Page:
|By: André Larabie, CBC, MBA, PhD
With respect to business failures and business turnarounds, certain concepts are very important. If you own a distressed business, you
should take the time to understand them. Revenue stability is one of them.
I have coined a phrase, “stable revenue,” to identify sources of revenue that make your business more valuable and more stable. In essence, stable revenue is related to revenue derived from contracts like service agreements that repeat automatically or revenue that is related to a market where you have very little competition and you can tip the forces of supply and demand to your favor.
I believe this concept is central to the topic of turnaround because, in my opinion, if you build your business more around stable revenue sources than unstable revenue sources, you will likely never get into a situation where you need to perform a turnaround. For this reason, if you are not familiar with this concept and thinking about it proactively, then you should begin to do so.
In my experience, I have found that companies that need turnaround help more often rely on unstable revenue sources than stable ones. Thus it is worth it to discuss this topic here, early on in the book, because it is so important to your business.
Stable revenue relates directly to the topic of this section, sheltering relationships and customer (and vendor) contracts, so I need to introduce it now, even though it is somewhat of a digression.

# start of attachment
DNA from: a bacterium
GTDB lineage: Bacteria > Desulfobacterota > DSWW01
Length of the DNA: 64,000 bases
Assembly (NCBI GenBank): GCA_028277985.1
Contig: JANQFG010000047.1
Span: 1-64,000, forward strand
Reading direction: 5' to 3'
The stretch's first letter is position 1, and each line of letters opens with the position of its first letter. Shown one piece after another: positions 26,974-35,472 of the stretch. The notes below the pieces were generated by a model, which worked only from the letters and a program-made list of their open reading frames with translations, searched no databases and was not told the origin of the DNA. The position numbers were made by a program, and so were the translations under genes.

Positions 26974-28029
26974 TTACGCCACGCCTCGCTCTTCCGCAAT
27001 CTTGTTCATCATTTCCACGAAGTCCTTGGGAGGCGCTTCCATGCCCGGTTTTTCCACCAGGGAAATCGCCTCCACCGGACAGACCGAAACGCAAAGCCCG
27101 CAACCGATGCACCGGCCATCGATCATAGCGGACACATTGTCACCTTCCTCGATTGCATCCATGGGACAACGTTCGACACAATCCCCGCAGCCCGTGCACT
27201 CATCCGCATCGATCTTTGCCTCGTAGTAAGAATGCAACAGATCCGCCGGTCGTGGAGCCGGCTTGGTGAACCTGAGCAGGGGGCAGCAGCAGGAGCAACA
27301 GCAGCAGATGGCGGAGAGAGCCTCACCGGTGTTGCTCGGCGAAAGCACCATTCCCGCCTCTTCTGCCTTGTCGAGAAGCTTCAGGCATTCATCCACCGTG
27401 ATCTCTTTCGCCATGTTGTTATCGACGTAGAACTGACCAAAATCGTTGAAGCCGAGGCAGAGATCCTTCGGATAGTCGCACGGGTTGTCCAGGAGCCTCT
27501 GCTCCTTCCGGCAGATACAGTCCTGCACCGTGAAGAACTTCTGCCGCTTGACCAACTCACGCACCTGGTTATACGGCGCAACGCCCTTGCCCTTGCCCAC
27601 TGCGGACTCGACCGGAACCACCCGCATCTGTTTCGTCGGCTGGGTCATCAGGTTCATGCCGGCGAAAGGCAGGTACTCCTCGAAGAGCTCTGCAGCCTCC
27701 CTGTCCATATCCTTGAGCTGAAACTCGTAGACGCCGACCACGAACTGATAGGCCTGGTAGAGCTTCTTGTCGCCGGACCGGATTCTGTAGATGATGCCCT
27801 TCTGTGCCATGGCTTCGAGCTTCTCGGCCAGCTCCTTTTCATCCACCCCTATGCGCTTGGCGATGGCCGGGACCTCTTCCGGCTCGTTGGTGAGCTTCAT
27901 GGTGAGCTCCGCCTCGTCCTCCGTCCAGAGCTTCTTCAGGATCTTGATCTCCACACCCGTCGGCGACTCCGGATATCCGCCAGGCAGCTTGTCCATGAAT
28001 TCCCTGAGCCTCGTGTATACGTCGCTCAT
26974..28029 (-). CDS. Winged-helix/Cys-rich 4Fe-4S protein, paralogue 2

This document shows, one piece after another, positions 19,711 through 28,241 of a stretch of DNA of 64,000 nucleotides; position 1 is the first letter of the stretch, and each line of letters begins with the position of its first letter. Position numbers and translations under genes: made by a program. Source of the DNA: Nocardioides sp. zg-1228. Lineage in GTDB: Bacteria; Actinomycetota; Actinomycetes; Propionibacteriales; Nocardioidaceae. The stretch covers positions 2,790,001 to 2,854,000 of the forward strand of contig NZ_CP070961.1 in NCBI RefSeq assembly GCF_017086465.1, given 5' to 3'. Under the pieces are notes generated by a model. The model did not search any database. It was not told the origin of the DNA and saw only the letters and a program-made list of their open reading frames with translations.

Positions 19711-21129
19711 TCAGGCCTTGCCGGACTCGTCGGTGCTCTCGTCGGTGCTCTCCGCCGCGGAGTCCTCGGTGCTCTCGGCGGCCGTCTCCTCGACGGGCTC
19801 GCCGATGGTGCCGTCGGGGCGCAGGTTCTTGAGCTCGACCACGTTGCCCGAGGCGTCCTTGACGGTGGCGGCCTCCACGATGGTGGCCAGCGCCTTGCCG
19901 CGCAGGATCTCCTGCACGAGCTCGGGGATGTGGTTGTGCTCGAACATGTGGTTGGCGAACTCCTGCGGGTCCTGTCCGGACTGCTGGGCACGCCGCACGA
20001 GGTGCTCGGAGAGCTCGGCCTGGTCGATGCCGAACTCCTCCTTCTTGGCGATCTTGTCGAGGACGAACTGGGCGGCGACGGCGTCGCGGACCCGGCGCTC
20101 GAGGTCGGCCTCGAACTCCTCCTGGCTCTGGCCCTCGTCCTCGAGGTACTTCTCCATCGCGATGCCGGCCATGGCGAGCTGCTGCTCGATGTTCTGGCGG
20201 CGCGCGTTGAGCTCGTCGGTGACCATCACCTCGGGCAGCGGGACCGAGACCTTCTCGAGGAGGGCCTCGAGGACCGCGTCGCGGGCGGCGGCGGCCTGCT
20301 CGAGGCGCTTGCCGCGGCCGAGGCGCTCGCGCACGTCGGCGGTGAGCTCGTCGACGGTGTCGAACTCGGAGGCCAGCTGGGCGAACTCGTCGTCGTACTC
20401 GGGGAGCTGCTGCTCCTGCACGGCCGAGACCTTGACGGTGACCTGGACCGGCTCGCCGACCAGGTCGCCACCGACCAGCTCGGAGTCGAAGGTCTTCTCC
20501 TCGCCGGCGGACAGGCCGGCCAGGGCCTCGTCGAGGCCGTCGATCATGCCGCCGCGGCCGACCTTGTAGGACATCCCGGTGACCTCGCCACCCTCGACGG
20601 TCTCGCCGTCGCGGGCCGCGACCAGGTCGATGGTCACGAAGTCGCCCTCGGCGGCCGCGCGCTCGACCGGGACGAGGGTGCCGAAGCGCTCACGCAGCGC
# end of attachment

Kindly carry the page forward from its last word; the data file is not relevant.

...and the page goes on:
To illustrate revenue stability, if you sell some sort of service like fixing refrigerators, you can do it two ways: (1) you can wait for a phone call and then go out and fix the problem refrigerator, or (2) you can sell annual service agreements for a low price and collect all the money in advance. If anything breaks, then you fix it and you charge enough to make a profit.
The nice thing about the second option is that the revenue is much more predictable, and if everything works according to probability, you will make a profit and you can scale your resources and operations in accordance with the number of service agreements.
Option 1 suffers from much more uncertainty. The market could go bad because of increased competition, or the economy could take a downturn, or other things could happen.
Operating with more of option 1 does not completely immunize you from these adverse business conditions, but it does provide you some amount of revenue “shelter,” which may protect your business enough to avoid the necessity of a turnaround.